Submit Manuscript  

Article Details

Targeting Bcl-2 in Herceptin-Resistant Breast Cancer Cell Lines

[ Vol. 9 , Issue. 3 ]


Anatasha Crawford and Rita Nahta   Pages 184 - 190 ( 7 )


Acquired resistance to Herceptin is a major clinical problem in the treatment of HER2-overexpressing breast cancer. Understanding the molecular mechanisms leading to resistance will allow identification of novel therapeutic targets and predictors of therapeutic response. To this end, up-regulation of anti-apoptotic proteins has been associated with resistance to the HER2-targeted drug lapatinib, but has not yet been linked to Herceptin resistance. The aim of the current study was to determine if the Bcl-2 anti-apoptotic protein is a potential therapeutic target in cells with acquired Herceptin resistance. The BT474 HER2-overexpressing breast cancer cell line and BT474-derived acquired Herceptinresistant clones were used as models in this study. Bcl-2 and Bax expression were assessed by Western blotting. Proliferation assays were performed on cells treated with the Bcl-2 inhibitor ABT-737 in the absence or presence of Herceptin. Finally, the effect of PI3K inhibition or IKK inhibition on Bcl-2 expression and Herceptin sensitivity was examined by Western blotting and established proliferation assays. We show that cells with acquired resistance to Herceptin have an increased Bcl-2:Bax ratio. Resistant cells have increased sensitivity to ABT-737. Further, pharmacologic inhibition of Bcl-2 improved sensitivity to Herceptin in acquired resistant cells. Finally, PI3K and IKK inhibition downregulated Bcl-2 expression and increased sensitivity to Herceptin in resistant cells. Taken together, these new observations support further study of Bcl-2-targeted therapies in Herceptin-resistant breast cancers, and importantly, future investigation of Bcl-2 expression as a potential predictor of Herceptin response in patients with HER2-overexpressing breast cancer.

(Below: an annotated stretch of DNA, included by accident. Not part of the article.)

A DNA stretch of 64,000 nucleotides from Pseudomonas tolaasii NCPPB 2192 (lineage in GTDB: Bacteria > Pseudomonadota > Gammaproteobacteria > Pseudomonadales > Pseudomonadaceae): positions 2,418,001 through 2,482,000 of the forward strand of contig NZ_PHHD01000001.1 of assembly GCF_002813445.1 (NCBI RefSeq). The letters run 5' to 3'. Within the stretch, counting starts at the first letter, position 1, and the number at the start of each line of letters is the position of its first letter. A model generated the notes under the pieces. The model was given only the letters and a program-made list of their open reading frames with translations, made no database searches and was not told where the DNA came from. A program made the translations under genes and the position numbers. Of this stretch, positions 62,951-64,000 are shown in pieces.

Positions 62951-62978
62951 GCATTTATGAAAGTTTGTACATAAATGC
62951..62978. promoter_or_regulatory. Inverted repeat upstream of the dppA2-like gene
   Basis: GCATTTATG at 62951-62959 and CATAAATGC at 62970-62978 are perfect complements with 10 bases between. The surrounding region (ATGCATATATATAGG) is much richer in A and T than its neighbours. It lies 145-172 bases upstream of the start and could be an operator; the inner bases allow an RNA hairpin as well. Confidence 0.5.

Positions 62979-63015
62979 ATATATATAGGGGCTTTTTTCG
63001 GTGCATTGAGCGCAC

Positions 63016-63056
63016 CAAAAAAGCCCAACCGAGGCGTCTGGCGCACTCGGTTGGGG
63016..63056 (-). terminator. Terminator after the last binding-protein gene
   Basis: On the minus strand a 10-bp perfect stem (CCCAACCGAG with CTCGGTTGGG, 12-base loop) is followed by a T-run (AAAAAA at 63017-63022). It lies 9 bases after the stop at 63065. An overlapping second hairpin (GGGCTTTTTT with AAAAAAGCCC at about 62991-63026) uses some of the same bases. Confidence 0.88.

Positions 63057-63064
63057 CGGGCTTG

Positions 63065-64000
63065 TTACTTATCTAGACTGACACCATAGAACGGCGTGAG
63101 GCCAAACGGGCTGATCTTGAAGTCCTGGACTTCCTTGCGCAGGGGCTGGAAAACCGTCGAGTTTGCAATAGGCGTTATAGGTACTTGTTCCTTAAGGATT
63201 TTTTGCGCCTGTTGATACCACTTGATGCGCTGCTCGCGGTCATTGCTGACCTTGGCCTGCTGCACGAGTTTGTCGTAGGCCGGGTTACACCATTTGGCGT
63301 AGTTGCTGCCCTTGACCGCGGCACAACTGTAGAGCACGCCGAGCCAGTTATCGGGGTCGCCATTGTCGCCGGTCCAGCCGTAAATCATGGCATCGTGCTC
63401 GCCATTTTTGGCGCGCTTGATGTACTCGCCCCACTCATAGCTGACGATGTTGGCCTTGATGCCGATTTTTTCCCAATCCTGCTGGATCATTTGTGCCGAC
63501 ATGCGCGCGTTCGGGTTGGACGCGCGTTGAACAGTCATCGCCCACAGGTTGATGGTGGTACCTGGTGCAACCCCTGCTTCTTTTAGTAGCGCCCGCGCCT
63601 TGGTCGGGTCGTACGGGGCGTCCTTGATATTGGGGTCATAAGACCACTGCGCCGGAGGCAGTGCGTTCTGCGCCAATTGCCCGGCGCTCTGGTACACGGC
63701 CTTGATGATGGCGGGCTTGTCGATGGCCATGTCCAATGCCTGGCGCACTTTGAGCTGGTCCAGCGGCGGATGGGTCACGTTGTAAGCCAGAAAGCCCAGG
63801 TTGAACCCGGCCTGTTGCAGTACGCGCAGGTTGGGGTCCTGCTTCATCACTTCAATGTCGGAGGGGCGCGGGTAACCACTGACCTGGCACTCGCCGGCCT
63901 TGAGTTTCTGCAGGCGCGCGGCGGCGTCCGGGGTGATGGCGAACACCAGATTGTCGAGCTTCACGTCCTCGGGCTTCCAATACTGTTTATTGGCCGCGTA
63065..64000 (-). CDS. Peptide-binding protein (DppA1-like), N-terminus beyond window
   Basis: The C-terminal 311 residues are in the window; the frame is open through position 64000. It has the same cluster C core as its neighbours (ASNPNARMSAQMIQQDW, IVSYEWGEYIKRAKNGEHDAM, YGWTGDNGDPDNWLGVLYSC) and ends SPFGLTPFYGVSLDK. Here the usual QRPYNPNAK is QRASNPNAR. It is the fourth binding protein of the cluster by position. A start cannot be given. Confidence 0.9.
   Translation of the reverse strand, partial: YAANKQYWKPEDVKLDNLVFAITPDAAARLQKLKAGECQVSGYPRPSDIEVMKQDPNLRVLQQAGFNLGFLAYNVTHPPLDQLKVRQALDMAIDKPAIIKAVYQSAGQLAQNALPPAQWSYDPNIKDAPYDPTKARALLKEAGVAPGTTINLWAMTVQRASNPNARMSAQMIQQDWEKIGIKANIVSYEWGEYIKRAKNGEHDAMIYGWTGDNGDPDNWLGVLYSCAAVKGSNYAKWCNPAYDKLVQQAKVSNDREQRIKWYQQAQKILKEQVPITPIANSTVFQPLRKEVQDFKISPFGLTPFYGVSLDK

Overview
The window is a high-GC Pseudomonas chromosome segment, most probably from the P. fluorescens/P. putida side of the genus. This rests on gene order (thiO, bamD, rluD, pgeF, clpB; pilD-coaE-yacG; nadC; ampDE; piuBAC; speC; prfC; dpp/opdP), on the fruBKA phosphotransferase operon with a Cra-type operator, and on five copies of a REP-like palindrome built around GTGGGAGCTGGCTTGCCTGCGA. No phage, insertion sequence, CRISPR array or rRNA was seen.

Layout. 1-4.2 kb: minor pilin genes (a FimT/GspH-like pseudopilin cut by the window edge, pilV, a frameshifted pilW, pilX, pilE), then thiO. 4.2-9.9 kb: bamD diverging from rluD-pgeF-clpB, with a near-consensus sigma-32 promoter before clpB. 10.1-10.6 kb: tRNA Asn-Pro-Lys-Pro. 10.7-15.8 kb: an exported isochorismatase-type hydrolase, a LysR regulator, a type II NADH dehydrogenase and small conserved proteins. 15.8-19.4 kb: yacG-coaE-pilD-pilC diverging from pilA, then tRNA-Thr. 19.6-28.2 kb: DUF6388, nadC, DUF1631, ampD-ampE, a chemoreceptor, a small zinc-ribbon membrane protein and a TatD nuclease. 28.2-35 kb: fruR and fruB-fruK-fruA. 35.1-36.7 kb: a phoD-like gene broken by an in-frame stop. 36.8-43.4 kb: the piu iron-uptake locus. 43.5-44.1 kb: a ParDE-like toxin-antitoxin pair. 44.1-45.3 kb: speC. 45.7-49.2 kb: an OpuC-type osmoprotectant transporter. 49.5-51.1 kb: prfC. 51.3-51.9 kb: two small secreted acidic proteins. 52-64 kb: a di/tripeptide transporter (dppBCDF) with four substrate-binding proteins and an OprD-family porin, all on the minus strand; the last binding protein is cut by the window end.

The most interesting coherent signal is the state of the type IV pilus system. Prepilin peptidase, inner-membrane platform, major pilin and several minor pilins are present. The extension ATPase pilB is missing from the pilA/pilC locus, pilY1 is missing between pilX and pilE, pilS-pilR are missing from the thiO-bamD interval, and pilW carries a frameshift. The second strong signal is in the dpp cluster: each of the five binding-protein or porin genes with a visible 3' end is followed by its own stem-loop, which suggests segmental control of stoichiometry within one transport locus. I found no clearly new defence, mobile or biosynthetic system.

Bcl2, erbB2, Herceptin, lapatinib, trastuzumab


Department of Pharmacology, Emory University, Suite 5001, 1510 Clifton Rd., Atlanta, GA, USA 30322.

Read Full-Text article